We tested interactions by age (≤39, 40–49 and ≥50 years) and sex and performed stratified analysis for interactions with P<0.10.32


The proportion of employees with perceived WLC was similar through the follow-up (35% in 2008, 34% in 2012 and 2015). The employees with increased or decreased WLC (one or two changes during the 7-year follow-up) were included in the analysis and, respectively, the employees with stable low or stable high WLC were excluded (table 1).

Table 1

Changes in work-life conflict during the follow-up 2008–2015

The average proportions of the studied working hour characteristics were rather stable over time (table 2).

Table 2

The average proportions (%) of working hour characteristics during past 91 days in 2008–2015

Fixed effects regression model showed similar results in both crude and adjusted model. Changes in proportion of evening (adjusted OR 2.19, 95% CI 1.62 to 2.96) and night shifts (OR 1.71, 95% CI 1.21 to 2.44) and weekend work (OR 1.63, 95% CI 1.194 to 2.22) had highest odds for parallel change in WLC. Similarly, reduction/increase in the proportion of quick returns and long work weeks were associated with parallel change in WLC. Proportion of single days of and very long work weeks seemed not to be associated with parallel change in WLC. No significant age or sex interactions were found in any of the studied working hour characteristics. (table 3).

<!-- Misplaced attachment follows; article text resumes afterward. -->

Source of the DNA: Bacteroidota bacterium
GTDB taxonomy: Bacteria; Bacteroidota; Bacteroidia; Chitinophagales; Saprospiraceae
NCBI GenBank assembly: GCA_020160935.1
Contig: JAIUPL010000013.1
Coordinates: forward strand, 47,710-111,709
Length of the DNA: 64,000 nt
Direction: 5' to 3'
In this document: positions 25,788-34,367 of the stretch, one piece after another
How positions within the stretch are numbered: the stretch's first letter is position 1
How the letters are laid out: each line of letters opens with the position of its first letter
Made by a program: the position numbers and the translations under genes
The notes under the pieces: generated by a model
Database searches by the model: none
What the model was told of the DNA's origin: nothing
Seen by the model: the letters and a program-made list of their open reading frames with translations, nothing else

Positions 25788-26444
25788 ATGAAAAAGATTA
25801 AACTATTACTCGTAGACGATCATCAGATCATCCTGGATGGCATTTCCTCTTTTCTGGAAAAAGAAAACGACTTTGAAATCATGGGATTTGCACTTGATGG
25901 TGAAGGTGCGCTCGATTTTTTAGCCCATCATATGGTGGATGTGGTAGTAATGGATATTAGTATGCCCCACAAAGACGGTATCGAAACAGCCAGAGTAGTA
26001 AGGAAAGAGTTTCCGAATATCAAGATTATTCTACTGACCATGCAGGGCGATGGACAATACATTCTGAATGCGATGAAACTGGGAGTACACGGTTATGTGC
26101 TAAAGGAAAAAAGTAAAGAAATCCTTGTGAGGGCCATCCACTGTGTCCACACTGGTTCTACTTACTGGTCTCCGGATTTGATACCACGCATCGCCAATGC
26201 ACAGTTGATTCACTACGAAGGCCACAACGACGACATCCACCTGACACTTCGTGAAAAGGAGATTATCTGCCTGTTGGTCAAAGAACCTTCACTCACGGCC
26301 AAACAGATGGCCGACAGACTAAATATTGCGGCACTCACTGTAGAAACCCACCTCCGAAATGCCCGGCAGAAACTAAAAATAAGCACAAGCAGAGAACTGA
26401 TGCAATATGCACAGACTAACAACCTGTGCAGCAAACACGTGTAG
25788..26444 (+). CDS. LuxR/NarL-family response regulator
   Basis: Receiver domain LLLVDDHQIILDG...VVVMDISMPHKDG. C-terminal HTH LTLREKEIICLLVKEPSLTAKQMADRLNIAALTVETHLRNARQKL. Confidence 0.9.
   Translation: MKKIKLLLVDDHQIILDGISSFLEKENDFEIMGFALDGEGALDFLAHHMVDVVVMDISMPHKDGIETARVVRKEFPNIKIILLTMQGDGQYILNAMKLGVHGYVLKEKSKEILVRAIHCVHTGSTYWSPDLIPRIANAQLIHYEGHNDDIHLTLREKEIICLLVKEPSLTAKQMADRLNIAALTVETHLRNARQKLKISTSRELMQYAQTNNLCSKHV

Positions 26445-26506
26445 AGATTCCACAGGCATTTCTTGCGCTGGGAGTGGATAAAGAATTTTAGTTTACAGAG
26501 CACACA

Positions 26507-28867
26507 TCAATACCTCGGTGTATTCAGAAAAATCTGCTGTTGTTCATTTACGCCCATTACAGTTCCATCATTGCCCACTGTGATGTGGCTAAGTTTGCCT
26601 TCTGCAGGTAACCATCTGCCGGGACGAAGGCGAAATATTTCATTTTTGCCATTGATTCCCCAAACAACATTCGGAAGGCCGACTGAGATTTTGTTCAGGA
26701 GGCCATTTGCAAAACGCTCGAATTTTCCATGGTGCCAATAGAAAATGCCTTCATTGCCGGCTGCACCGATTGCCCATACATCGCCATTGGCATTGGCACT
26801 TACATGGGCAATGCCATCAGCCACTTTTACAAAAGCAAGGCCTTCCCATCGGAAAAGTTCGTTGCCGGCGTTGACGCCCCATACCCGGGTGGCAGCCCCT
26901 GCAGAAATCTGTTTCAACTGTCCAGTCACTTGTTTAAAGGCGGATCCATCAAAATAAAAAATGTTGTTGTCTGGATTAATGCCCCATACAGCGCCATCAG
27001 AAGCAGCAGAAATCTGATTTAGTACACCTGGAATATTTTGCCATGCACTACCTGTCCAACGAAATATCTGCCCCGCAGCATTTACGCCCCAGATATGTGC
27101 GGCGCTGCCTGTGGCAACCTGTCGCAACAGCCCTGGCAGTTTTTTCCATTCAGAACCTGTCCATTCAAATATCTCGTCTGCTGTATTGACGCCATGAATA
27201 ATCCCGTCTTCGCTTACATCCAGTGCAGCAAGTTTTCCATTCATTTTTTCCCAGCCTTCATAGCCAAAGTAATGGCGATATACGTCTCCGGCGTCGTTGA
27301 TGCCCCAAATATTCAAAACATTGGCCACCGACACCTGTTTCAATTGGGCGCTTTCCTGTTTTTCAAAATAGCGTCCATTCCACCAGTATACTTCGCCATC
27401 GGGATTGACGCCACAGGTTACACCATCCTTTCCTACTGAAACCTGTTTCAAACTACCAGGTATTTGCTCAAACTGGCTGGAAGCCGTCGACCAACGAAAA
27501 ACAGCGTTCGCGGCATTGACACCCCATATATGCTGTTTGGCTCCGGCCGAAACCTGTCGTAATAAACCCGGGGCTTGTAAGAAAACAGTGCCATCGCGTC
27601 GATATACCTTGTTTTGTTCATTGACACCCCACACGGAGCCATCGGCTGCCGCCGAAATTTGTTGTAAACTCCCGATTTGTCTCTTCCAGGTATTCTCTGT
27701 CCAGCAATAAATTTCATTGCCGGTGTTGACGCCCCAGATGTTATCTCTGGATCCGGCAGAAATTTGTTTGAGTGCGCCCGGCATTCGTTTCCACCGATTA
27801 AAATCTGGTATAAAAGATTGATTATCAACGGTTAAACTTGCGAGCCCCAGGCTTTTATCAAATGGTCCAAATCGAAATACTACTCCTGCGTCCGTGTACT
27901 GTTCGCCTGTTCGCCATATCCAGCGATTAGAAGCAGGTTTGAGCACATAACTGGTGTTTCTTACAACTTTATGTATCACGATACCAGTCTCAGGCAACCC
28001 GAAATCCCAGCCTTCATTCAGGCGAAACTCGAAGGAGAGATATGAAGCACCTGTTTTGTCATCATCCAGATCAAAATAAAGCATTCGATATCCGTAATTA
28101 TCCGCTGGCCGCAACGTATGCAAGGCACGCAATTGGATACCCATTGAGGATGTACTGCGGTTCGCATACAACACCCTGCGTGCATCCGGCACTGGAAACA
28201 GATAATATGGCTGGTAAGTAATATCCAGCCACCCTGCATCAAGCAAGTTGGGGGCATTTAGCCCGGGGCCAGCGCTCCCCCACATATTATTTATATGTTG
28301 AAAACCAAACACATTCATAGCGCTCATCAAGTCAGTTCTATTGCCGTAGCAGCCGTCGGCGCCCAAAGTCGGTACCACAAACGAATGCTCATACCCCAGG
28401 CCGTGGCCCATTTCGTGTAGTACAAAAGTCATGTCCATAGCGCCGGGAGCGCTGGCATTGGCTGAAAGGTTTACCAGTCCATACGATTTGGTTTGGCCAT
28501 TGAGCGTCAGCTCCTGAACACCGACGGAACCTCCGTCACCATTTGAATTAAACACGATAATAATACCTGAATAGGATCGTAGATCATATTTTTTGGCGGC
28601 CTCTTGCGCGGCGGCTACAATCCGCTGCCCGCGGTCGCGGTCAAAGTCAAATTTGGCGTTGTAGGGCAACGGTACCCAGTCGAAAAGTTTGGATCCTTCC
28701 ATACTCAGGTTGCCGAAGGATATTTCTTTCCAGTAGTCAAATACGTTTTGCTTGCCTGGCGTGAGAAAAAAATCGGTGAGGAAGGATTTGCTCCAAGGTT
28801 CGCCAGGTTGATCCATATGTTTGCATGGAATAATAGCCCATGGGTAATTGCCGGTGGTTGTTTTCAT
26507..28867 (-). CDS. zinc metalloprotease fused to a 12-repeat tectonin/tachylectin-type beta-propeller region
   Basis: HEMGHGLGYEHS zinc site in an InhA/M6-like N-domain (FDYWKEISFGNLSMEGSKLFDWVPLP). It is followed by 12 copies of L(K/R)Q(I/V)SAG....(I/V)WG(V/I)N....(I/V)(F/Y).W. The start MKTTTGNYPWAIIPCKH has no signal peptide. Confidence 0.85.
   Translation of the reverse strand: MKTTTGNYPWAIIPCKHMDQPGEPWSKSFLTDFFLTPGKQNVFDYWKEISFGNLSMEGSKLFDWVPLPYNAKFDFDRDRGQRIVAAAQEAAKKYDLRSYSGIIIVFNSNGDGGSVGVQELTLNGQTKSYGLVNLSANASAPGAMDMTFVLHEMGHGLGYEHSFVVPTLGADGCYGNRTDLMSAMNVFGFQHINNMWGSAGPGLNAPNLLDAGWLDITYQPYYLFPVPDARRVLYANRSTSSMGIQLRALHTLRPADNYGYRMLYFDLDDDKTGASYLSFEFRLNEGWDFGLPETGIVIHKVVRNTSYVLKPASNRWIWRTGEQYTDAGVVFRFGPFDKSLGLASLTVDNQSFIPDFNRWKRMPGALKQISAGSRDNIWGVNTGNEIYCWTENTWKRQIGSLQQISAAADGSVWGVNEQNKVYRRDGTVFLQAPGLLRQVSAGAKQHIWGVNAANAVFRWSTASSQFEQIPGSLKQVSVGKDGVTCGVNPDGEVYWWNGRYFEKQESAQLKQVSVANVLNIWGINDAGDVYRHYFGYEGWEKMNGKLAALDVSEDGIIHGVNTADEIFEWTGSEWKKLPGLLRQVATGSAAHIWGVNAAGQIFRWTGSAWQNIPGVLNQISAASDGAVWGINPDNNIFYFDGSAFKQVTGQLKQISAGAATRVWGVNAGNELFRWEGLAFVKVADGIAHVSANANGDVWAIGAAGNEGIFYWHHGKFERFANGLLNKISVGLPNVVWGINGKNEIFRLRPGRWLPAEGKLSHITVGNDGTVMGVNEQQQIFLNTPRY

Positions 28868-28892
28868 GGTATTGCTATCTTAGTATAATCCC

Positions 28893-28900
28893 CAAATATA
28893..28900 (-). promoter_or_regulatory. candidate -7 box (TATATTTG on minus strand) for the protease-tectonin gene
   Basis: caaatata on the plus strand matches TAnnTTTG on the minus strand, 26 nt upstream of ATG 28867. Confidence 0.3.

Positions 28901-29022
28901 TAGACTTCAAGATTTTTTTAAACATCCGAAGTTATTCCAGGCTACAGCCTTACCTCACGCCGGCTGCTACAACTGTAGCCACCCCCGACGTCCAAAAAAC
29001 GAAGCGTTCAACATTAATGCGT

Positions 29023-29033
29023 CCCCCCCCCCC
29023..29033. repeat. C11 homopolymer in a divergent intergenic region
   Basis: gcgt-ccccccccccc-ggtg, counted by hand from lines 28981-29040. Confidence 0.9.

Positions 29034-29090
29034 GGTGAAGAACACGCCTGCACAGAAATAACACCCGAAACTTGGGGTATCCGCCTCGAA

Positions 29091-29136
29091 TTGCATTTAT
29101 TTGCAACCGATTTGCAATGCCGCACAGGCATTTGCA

Table 3

OR with 95% CI for change across the cut-point in working hour characteristics during past 91 days and change in work-life conflict (often/very often vs seldom/never) during 2008–2015


This prospective study with objective working hour data and a 7-year follow-up investigated whether changes over cut-point in proportions of unsocial working hour characteristics result in parallel change in WLC among hospital employees. The main result shows that increase or decrease in the proportion of evening shifts is followed by parallel increase or decrease in WLC. Similarly, the increase or decrease in proportion of night shifts, weekend work, quick returns and long work weeks result in parallel change in WLC. Age and sex interactions were tested with regard to all the working hour characteristics, but none of these analysis yielded significance.

The authors are not aware of earlier longitudinal studies that would have used objectively measured working hour characteristics to investigate the association with perceived WLC. The previous cross-sectional studies have shown an association between long working hours,11 33 weekend work34 35 and quick returns36 with WLC. This study highlights the role of several working hour characteristics but shows that especially evening work is detrimental for WLC.